LPS produces hypertriglyceridemia by several mechanisms, depending on LPS concentration. In animal models, low-dose LPS increases hepatic lipoprotein (such as VLDL) synthesis, whereas high-dose LPS decreases lipoprotein catabolism (Feingold et al. 1992, Sanz et al. 2008).
Some authors have pointed out that the high capacity of LPS binding to HDL suggests that HDL might provide additional protection against LPS-induced inflammation, like in sepsis or in the proatherogenic and diabetogenic effect observed in ‘ME’ (Barcia & Harris 2005). Reinforcing this hypothesis, it was observed that an infusion of reconstituted HDL 3.5 h before a LPS challenge (4 ng/kg) markedly reduced LPS-induced release of TNFα, IL6, and IL8 in humans (Pajkrt et al. 1996). Inversely, in a hypolipidemic rat model, LPS produced a three- to fivefold greater increase in TNFα levels when compared with controls (Feingold et al. 1995).
When a dose of LPS similar to that observed in ME was infused in humans, a 2.5-fold increase in endothelial lipase was observed, with consequent reduction in total and HDL. This mechanism may explain low HDL levels in ‘ME’ and other inflammatory conditions such as obesity and metabolic syndrome (Stoll et al. 2004).
It is known that the high-fat diet and the ‘ME’ increase intrahepatic triglyceride accumulation, thus synergistically contributing to the development and progression of alcoholic and NAFLD, from the initial stages characterized by intrahepatic triglyceride accumulation up to chronic inflammation (nonalcoholic steatohepatitis), fibrosis, and cirrhosis (Manco et al. 2010). The increase in fatty acids in hepatocytes enhances the hepatic expression of TLR4 and TLR2, as well as its co-receptors CD14 and MD-2 (Maher et al. 2008). This favors activation by SFAs, LPSs, or both, enhancing the progression from fatty liver to steatohepatitis (Mencin et al. 2009). On the other hand, LPS activates Kupffer cells leading to an increased production of ROS and pro-inflammatory cytokines like TNFα. This mechanism has been shown to promote the progression of fatty liver disease to steatohepatitis (Hritz et al. 2008).
Recently, it has been demonstrated that patients with NAFLD have a reduced expression of the tight junction protein zonula occludens 1, thus presenting increased intestinal permeability (Miele et al. 2009). It was also found that these patients' degree of intestinal permeability was proportional to their degree of steatosis. These changes in intestinal permeability have also been shown to promote ME (Miele et al. 2009).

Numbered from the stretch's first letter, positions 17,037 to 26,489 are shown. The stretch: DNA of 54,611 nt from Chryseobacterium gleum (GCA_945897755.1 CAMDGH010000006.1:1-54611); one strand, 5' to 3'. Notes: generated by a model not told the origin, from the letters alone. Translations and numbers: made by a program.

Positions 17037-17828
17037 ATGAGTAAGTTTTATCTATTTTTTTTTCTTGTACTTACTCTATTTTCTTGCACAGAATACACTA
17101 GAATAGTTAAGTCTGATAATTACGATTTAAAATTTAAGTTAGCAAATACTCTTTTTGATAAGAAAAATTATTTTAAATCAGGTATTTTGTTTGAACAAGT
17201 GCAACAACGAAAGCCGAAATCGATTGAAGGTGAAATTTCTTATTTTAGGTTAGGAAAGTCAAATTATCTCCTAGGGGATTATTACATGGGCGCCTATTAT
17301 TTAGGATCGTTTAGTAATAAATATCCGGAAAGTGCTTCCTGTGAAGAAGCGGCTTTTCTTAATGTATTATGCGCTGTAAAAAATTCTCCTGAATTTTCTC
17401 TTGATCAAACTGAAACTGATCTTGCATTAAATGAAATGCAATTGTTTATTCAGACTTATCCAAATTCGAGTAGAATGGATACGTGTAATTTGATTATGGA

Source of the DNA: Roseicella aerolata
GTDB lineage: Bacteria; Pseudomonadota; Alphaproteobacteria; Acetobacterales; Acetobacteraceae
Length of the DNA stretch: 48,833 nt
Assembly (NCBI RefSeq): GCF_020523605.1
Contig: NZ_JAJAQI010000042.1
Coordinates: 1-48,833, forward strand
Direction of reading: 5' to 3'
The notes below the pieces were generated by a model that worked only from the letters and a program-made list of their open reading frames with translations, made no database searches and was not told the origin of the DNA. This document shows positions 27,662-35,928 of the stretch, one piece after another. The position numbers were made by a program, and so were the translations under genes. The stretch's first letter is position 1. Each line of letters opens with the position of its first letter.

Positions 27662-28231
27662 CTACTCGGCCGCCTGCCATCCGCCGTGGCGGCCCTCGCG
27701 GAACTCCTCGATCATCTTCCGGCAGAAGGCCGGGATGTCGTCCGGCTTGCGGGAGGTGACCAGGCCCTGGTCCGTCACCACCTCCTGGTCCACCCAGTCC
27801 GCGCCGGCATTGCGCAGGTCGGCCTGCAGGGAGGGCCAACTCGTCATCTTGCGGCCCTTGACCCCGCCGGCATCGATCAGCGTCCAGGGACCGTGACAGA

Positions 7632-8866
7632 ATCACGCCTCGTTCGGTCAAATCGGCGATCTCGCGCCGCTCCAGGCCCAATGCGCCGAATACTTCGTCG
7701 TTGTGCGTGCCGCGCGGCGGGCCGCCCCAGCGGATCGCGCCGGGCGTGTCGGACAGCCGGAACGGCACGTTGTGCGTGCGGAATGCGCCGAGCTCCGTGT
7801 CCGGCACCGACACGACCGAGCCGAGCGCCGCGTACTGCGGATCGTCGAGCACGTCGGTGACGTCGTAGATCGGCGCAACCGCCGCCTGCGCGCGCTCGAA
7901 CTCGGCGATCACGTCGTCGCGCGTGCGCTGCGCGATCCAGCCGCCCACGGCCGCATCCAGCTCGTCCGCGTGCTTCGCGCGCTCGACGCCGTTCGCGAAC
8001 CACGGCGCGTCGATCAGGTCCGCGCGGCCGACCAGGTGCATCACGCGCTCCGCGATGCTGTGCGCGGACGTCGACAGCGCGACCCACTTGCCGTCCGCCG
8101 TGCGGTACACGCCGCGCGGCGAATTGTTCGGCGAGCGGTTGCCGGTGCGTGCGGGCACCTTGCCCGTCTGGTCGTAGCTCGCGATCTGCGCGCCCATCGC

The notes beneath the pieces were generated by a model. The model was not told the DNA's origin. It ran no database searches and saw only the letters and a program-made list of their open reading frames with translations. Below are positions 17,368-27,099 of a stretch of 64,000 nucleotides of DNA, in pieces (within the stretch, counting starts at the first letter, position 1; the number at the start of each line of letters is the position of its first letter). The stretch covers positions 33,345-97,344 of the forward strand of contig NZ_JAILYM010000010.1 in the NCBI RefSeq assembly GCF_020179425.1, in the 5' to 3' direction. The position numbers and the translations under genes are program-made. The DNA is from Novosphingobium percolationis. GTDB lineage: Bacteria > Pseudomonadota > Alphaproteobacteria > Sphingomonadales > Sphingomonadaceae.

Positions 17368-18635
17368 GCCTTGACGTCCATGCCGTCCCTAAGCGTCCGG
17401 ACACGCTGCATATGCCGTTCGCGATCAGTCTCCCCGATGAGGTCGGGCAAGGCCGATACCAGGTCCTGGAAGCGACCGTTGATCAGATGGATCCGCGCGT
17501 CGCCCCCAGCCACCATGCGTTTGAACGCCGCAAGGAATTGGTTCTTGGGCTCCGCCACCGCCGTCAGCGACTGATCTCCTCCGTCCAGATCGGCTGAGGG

The administration of prebiotics and probiotics in various models of liver disease, including NASH and LPS-induced liver failure resulted respectively in the inhibition of the inflammatory activity and improvement of NAFLD (Li et al. 2003) and in the prevention of hepatic damage (Ewaschuk et al. 2007).
ME, low-grade inflammation, and oxidative stress
Low-grade inflammation has been linked to CV risk, with several studies pointing out that increased levels of proinflammatory cytokines (C-reactive protein, soluble vascular cell adhesion molecule 1, and intercellular adhesion molecule-1) are associated with higher CV mortality (Jager et al. 1999, Becker et al. 2002, Danesh et al. 2004).
ME seems to participate in this molecular pathway, acting as a trigger to the low-grade inflammatory response. In a previously described animal model, Cani et al. changed gut microbiota by means of antibiotic treatment to demonstrate that changes in gut microbiota could be responsible for the control of ME and low-grade inflammation. The authors first showed that high-fat diet mice presented with ME, which positively and significantly correlated with plasminogen activator inhibitor (PAI-1), IL1, TNFα, STAMP2, NADPHox, MCP-1, and F4/80 (a specific marker of mature macrophages) mRNAs (Cani et al. 2008). Subsequently, in a different interventional study, it was also shown that prebiotic administration reduces intestinal permeability to LPS in obese mice and is associated with decreased systemic inflammation when compared with controls. Changing the gut microbiota through an intervention was associated with significantly reduced Pai-1, Cd68, Nadph oxidase (NadpHox), and inducible nitric oxide synthase mRNA concentrations and tended to decrease Tlr4 and Tnfα mRNA concentrations (Cani et al. 2008).